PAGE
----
​NFL Painkillers Suit Allege Illegal Prescriptions

NFL Painkillers Suit
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May 21, 2021

Several former NFL players have filed a painkillers class-action suit on May 20 alleging they were given prescription pills illegally. The players are putting blame on the NFL for putting their health at risk in an effort to keep them playing on the field.

The 87-page complaint, filed in U.S. District Court in San Francisco, claims the NFL “has intentionally, recklessly and negligently created and maintained a culture of drug misuse, substituting players’ health for profit.”

Richard Dent, Jim McMahon, Jeremy Newberry, Roy Green, Keith Van Horne, Ron Stone, JD Hill and Ron Pritchard are the eight named plaintiffs in the suit, and their lawyers say the entire group comprises more than 500 former players. Six of the eight named plaintiffs were also part of the group suing the league over head injuries.

“Pregame, maybe 15 other starters and I would receive a shot of Toradol,” Newberry said in a statement released by his attorneys. “During the game, I would often receive multiple injections of painkillers. After the game, I would take at least 2 Vicodin and occasionally additional pills. I would then be given beer by the team. Of course, we would then be given Ambien or some other sleep medication to sleep.” Newberry played for San Francisco, Oakland and San Diego from 1998 to 2008.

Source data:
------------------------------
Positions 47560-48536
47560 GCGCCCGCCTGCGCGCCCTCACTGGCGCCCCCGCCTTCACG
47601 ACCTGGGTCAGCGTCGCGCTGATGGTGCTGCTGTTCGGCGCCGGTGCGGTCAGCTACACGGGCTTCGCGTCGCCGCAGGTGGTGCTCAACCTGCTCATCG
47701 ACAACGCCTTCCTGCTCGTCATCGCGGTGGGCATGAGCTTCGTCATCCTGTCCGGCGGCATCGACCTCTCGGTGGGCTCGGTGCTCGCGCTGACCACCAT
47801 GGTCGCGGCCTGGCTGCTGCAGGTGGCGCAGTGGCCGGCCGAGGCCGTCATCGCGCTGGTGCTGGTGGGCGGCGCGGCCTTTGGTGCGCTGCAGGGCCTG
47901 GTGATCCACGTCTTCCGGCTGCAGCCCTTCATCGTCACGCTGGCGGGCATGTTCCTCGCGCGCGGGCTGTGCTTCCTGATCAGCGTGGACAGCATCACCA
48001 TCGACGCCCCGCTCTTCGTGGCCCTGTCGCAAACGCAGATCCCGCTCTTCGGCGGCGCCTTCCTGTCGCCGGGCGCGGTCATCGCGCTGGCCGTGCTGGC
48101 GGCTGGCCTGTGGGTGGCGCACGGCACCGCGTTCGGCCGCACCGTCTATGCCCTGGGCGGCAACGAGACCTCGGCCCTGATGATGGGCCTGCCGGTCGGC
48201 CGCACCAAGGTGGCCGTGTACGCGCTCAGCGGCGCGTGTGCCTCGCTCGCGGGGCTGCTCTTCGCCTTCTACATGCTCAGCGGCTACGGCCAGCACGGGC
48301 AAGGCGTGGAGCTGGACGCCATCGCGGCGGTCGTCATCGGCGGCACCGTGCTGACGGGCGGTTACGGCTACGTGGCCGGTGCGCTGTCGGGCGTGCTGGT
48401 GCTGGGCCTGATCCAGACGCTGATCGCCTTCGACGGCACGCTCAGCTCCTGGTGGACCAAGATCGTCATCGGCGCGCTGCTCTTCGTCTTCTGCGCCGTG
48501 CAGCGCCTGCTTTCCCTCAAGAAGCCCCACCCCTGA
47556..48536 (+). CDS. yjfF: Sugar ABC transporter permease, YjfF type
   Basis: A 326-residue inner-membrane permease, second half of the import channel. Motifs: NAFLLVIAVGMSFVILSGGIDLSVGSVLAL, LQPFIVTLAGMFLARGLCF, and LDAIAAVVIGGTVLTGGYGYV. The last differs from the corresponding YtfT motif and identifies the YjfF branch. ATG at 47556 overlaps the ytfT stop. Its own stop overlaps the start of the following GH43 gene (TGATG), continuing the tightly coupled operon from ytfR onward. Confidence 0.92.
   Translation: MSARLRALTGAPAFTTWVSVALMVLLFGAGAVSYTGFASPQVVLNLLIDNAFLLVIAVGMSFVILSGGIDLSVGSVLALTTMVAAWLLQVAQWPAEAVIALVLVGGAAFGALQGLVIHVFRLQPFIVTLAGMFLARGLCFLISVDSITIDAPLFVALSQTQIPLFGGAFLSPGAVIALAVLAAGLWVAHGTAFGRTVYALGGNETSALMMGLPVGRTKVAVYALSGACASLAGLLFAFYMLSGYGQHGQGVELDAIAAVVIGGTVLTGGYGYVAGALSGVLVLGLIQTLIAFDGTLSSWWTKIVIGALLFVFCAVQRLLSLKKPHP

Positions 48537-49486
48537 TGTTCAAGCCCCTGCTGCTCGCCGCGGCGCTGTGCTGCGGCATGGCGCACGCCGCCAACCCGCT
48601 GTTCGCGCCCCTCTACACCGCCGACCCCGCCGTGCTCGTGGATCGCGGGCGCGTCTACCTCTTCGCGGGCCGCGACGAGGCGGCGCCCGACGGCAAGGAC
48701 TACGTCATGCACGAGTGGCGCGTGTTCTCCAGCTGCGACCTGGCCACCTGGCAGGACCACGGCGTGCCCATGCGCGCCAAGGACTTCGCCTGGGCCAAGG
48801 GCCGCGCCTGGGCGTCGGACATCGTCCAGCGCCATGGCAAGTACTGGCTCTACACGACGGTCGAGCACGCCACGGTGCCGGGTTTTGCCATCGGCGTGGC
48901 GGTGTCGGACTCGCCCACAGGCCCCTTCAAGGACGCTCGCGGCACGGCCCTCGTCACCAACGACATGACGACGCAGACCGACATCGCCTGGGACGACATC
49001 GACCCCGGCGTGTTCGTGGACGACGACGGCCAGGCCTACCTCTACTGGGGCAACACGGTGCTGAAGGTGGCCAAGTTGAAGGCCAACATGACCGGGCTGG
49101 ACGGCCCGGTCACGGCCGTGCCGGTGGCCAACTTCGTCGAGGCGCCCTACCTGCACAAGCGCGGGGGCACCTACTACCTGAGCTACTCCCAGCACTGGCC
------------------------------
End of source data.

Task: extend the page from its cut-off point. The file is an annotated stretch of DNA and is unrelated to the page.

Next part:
NFL Commissioner Roger Goodell was attending league meetings in Atlanta when he was asked about the lawsuit.

“I was only made aware of it just briefly,” he said. “I do not believe any of our attorneys have had the opportunity to look at it. As you know, I have been in meetings all day.”

The lawsuit raises questions for both sides. Among them, what was the players’ responsibility in abusing painkillers and/or mixing them with alcohol? Does the blame rest entirely with the league?

Mel Owens, among the attorneys representing the players and a former standout linebacker for the Los Angeles Rams, said the “culture of the NFL” is to blame for any abuse of painkillers and not the players themselves.